Here are a few facts about menopause and menstruation that have to do with calcium and magnesium…
Menopause and Menstruation – Calcium
“Between the ages of 15 and 45, women lose at the menstrual period cyclically, during 2 or 3 days of each month, considerable calcium. Calcium requirements of nursing and pregnant women are three times the normal adult requirements. During puberty and at the menopause, glandular overactivity causes excessive losses of calcium, iron and other elements. Similarly, men under a severe mental strain, or those engaged in heavy physical labor, require more calcium to replace losses.
“The glands of internal secretion are all concerned with the proper distribution and utilization of calcium. When the thyroid gland is overactive, experimental animals are known to lose 250% more than the normal amounts of calcium.”
Wow! That’s a lot of calcium to lose – 250%!!
Calcium is considered by many physiologists to be the most important element and is found in the largest amounts in animals. It is vital for the coagulation of blood and milk; and for the formation of bone. The normal beating of the heart is dependent on the relationship between sodium and potassium salts, with calcium. Calcium aids in preserving the alkalinity of the blood and is therefore necessary for the preservation of teeth and bones.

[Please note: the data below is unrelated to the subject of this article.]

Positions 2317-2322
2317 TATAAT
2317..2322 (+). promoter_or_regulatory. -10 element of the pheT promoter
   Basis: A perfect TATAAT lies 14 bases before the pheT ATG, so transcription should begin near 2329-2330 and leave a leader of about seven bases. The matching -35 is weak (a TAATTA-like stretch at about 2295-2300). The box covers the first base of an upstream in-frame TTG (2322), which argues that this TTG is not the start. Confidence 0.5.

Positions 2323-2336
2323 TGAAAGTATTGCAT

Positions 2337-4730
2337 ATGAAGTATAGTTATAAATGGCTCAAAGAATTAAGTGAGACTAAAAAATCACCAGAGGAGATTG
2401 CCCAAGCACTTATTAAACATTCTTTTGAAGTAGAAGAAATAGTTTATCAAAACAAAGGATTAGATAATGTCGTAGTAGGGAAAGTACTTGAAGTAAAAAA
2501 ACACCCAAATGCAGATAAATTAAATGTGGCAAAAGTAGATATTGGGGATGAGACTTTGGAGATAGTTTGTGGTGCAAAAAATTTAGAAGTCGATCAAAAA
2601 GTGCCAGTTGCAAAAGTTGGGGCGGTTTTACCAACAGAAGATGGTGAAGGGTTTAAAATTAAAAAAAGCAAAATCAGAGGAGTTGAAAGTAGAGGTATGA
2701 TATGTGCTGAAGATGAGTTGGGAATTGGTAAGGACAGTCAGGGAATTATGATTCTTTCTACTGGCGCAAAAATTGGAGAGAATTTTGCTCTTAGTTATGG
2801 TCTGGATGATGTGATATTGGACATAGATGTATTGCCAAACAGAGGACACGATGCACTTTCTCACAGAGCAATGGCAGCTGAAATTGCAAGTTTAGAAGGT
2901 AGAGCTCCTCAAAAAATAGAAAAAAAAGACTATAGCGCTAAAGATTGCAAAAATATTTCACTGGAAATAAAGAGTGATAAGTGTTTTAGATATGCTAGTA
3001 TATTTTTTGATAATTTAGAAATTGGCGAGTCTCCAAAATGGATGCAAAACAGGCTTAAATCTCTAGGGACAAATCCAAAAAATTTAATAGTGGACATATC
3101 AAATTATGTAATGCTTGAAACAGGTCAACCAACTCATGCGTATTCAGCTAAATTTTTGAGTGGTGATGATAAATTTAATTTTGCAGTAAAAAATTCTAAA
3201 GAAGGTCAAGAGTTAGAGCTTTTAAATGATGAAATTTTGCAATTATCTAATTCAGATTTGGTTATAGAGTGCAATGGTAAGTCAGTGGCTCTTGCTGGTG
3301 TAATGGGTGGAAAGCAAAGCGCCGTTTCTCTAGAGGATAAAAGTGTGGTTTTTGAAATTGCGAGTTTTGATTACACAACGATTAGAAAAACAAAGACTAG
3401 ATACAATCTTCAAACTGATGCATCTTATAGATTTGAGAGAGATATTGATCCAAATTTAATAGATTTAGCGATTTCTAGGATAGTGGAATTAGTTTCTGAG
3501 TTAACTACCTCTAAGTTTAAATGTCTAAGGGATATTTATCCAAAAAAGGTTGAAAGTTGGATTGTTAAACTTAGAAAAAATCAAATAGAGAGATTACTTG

Menopause and Menstruation – Magnesium
“The salts of magnesium aid in the formation of the albumin* of the blood, reduce foreign matter and waste, and maintain the osmotic** pressure of the blood.
The chief storehouse of magnesium is in the bones. It requires the presence of calcium salts for its proper function and is injurious in the absence of calcium. An excess of magnesium in the blood is said to cause greatly increased sugar in the urine. Muscles and nervous tissue contain large amounts of magnesium.”
*Albumin is a protein made by the liver. A serum albumin test measures the amount of this protein in the clear liquid portion of the blood. https://www.nlm.nih.gov/medlineplus/ency/article/003480.htm
With acknowledgement to Dr Royal Lee